Lois Moorcroft calls for a stronger Yukon procurement policy
On Tuesday, November 10th Yukon NDP Highways and Public Works Critic Lois Moorcroft asked the following question about the government's weakened local procurement provisions:
Lois Moorcroft (MLA for Copperbelt South): Yukon government spends 25 cents of every dollar purchasing goods and services. When and where this public money is spent has a major impact on local jobs, the viability of Yukon businesses and the well-being of communities. In 2009, a joint panel including representatives of Yukon Chamber of Commerce, Yukon Contractors Association and Vuntut Gwitchin Development Corporation identified Yukon hire and contract as a priority for improving Yukon procurement. Instead, in 2013, this government removed several provisions from its procurement policy, making it harder for local Yukon businesses to benefit from government purchases. Once it’s changed, it means bidders are no longer required to make best efforts to invite Yukon business to bid on subcontracts.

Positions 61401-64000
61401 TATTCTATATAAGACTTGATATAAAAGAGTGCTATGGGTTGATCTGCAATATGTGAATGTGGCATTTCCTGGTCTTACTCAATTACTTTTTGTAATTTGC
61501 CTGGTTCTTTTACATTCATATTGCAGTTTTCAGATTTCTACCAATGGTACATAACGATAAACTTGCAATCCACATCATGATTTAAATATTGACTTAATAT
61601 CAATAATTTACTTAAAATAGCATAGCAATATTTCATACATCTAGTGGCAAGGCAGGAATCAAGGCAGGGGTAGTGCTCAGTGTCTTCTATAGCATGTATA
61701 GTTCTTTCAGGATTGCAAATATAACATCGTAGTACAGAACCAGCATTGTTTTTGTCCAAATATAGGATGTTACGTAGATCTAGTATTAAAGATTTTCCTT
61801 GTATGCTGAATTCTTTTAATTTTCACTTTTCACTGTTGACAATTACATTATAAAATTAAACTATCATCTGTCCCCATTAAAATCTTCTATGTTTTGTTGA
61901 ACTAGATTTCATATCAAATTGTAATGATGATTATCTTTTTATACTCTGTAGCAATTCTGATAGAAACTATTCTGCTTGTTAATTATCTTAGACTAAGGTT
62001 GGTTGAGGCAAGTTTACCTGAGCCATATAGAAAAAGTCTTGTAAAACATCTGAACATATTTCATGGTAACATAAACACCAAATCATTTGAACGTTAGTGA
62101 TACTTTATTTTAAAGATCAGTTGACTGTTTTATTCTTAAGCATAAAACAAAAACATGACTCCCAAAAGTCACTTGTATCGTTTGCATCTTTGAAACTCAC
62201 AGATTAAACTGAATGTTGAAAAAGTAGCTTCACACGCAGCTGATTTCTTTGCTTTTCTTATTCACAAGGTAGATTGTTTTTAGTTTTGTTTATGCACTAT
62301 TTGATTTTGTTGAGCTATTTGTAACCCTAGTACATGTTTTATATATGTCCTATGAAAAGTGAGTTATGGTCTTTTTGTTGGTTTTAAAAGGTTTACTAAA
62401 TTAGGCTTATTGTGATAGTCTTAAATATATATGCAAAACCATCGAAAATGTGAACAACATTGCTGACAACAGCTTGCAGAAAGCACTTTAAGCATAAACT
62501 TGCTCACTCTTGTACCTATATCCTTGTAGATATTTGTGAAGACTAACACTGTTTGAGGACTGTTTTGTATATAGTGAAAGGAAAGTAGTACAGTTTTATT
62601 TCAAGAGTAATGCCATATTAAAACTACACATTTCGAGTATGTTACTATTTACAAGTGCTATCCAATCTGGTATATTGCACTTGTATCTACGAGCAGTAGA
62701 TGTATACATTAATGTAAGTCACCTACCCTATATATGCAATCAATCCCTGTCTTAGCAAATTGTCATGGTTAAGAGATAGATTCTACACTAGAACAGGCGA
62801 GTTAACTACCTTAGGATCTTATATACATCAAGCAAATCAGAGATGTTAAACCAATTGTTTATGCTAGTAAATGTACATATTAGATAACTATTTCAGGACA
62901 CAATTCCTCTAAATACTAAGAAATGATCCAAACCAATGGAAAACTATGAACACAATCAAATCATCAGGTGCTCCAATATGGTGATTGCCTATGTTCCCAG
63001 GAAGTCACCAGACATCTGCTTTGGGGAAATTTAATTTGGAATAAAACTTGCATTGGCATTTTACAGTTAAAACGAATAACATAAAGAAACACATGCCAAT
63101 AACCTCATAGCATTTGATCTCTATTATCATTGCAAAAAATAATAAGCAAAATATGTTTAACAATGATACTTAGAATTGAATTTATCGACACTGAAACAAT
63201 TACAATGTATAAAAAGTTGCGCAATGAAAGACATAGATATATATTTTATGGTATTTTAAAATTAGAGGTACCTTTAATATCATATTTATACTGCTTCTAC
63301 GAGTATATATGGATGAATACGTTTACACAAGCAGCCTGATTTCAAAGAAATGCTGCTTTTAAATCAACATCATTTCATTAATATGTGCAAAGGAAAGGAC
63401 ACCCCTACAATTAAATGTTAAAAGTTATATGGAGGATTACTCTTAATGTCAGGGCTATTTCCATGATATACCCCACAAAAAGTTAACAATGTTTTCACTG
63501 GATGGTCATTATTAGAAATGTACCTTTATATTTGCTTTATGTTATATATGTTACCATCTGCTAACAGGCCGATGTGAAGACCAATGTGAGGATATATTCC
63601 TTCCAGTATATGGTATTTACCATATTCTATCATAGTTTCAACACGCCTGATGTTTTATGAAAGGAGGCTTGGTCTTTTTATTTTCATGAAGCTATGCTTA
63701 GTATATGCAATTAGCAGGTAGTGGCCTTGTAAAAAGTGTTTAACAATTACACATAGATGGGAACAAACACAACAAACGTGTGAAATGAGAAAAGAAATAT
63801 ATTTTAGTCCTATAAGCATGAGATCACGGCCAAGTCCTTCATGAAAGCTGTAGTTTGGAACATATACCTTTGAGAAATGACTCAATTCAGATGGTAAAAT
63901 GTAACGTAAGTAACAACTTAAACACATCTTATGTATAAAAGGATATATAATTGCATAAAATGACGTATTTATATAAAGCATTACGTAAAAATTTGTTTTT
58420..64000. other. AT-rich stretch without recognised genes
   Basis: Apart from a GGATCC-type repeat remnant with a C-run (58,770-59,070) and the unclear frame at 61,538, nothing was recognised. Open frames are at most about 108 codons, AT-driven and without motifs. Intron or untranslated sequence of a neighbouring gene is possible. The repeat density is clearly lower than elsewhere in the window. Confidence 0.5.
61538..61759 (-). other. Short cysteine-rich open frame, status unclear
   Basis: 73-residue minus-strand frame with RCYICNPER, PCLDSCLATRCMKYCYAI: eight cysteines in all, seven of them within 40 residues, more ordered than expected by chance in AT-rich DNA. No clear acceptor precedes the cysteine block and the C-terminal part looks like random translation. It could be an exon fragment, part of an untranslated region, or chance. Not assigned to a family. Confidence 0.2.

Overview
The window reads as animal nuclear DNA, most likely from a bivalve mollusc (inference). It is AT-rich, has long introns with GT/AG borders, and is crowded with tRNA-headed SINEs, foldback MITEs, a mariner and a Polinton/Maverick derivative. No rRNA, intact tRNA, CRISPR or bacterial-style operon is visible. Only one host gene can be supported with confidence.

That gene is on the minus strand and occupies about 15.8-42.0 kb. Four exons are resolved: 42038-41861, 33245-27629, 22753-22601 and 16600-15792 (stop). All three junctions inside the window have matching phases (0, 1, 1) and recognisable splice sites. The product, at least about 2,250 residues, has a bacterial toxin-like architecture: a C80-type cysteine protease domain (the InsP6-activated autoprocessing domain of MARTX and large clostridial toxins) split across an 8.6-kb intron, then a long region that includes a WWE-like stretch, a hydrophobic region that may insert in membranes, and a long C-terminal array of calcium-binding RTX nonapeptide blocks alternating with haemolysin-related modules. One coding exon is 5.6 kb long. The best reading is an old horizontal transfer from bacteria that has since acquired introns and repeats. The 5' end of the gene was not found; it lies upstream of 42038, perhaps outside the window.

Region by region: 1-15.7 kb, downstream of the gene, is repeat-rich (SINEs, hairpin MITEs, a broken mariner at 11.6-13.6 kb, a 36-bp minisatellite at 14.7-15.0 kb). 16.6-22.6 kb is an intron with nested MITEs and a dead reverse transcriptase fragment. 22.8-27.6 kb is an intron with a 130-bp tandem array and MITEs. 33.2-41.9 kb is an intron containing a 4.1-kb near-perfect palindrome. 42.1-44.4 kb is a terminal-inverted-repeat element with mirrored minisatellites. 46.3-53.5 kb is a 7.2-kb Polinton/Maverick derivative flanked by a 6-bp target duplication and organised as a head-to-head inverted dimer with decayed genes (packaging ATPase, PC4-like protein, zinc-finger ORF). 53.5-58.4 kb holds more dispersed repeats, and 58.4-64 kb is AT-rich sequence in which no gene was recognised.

Mr. Speaker, why did this government remove local benefits from its procurement directive against the advice of local businesses?
Minister of Highways and Public Works Scott Kent: Over the past five years, our investments in major capital works projects have consistently put Yukoners to work, benefitting many local contractors, suppliers and service companies. As I’ve mentioned previously during this sitting, aside from the F.H. Collins replacement project, each of Property Management Division’s top 15 major capital works projects since 2010 have been awarded to and delivered by local Yukon firms.
That F.H. Collins project — of course we spoke of the number of local subcontractors that have been active with that project and 75 percent is the number that we’ve seen for local employment on that project. When it comes to the Transportation division, since 2011, 70 percent of Transportation Engineering branch’s top 10 major works projects were awarded to and delivered by local Yukon contractors.